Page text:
The story is told about a zealous young pastor who tried to make the Church relevant, especially to the youth. First, he changed the front pews into bucket seats and then he brought in a rock ’n’ roll Gospel choir. To top it all, he set up a drive-through confessional. Chill!
In today’s Gospel (Jn. 2: 13-25), we witness the zeal of Jesus for His Father’s house when he angrily drove away the vendors of oxen, sheep and doves, as well as the money changers from the temple, and said: “Take these out of here, and stop making my Father’s house a marketplace.” What would Jesus drive out from our churches today? What marketplace practices do we need to remove to purify our faith?
It can happen that some people become “overzealous” for the Father’s house. Yes, some churches are overdecorated and ostentatious. For the glory of God? Or for the glory of the builder, or the donors?
The whole message of Jesus in today’s Gospel is that the essence of worship and prayer is the heart. More than the place, the rubrics, and the traditions, worship and prayer must come from a sincere, contrite and humble heart.
I have seen a lot of churches in Europe, and I have been awed by their beauty and grandeur, but it is the “Porciuncula,” the little chapel made by Saint Francis himself with his first companions in Assisi, Italy, that really inspires and moves me. It is so small and so simple, yet so filled with the loving presence of God.
Let us not turn our own houses into a marketplace, where all we talk about is money and material things, even at our dining table. For that matter, let us not allow money matters to destroy our relationships. A lot of families and friendships, even societies and congregations, have been destroyed because of money, and money matters.
The evil one knows how to deceive us. He is the expert in destroying our peace, even our very souls. And one of his best
instruments of destruction has been, and still is, money, money, money.
It’s all about cleaning up our attitude. Last week I was asking the Lord why my hands still hurt three weeks after my accident, and why I have canker sores on my upper lip which are painful and uncomfortable. In prayer, the grace came when I realized that there are people who have much bigger pain and suffering. So instead of complaining, I decided to gratefully offer my pain for other people and for the reparation of my sins. And everything became light, and bright, and meaningful. Yes, a change of negative attitudes leads us to gratitude.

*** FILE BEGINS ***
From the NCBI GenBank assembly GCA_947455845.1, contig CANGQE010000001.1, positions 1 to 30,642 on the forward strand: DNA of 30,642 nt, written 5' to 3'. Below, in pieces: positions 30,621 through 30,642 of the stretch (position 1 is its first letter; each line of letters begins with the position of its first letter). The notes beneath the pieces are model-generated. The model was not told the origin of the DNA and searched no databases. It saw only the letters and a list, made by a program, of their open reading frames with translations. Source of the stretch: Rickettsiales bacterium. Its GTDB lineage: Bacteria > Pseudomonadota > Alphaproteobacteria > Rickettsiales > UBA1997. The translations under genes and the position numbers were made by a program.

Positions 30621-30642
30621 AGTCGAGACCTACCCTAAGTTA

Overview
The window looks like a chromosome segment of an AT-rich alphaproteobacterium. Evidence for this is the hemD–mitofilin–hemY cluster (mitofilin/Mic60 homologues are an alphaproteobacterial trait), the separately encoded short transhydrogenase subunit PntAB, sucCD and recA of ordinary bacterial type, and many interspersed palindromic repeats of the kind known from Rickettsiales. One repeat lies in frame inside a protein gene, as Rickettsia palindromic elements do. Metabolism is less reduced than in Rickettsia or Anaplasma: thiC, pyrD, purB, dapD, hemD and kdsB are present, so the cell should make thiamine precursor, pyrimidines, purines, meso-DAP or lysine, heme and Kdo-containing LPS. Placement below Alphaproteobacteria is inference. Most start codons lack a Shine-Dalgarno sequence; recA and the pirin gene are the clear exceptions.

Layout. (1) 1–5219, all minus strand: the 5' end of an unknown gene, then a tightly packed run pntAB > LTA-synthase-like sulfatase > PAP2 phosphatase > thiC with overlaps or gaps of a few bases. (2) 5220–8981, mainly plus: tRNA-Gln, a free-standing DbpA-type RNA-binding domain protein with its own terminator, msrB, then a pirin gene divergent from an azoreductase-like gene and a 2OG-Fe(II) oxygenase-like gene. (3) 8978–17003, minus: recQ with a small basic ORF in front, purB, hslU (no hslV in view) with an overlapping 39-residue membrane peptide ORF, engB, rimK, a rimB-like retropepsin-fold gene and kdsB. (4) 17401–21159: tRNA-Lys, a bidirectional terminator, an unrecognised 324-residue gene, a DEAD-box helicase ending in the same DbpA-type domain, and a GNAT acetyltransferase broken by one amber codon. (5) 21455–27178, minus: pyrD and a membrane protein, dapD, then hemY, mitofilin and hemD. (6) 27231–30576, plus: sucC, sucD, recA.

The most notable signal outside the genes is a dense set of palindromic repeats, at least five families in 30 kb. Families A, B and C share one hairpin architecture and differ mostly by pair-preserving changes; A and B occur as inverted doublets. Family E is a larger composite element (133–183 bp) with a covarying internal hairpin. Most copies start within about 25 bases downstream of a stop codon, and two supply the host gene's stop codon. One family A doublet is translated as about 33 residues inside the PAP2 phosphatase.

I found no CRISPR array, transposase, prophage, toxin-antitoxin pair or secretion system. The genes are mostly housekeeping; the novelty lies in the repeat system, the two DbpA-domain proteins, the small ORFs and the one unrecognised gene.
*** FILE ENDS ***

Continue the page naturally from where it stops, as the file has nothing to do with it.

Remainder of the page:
In our Muñoz clan reunion last week, we had so much fun. It was a grace-filled time for remembering, rejoicing and renewing our bonds with the Lord and with one another. The highlight of our gathering was when our eldest cousin, Pakit Muñoz, opened his heart and soul to us and shared his journey to God’s heart. His humility, honesty and sincere desire to be at peace with God was such an inspiration for us all. Salamat ya balbaleg, Kuya Pakit!
I am glad that our family reunion was not marred by business or money matters. We don’t have much of those in the first place. And we value relationships over and above these, thanks to the religious values we learned from our parents. Faith and family are our real treasures. Let us not allow materialism to destroy them.
We said goodbye last Feb. 26 to a zealous worker for the Father’s house, Fr. Ben Mamuad, SVD, who for 13 years endured severe pain, though graciously and cheerfully. Father Ben, who underwent dialysis thrice a week, wrote about his trials, and some lines I quote here: “Being afflicted with illness is a gift of God. It is one of His unique ways of showing His love for us.” “Physical illness is nothing compared to the illness of the soul. For once the soul gets sick and is not given due treatment, that will mean the end of one’s existence.” “Every time I witnessed my impure blood flowing out of my veins and then flowing back to my body, now ‘magically cleansed and purified,’ making me healthy and normal again, I would feel that my tarnished soul would also be purified, thus deepening and strengthening my faith in God.”
A moment with the Lord:
Lord, help us to be zealous for You and for Your house. Amen.
‘Overworked and underpaid’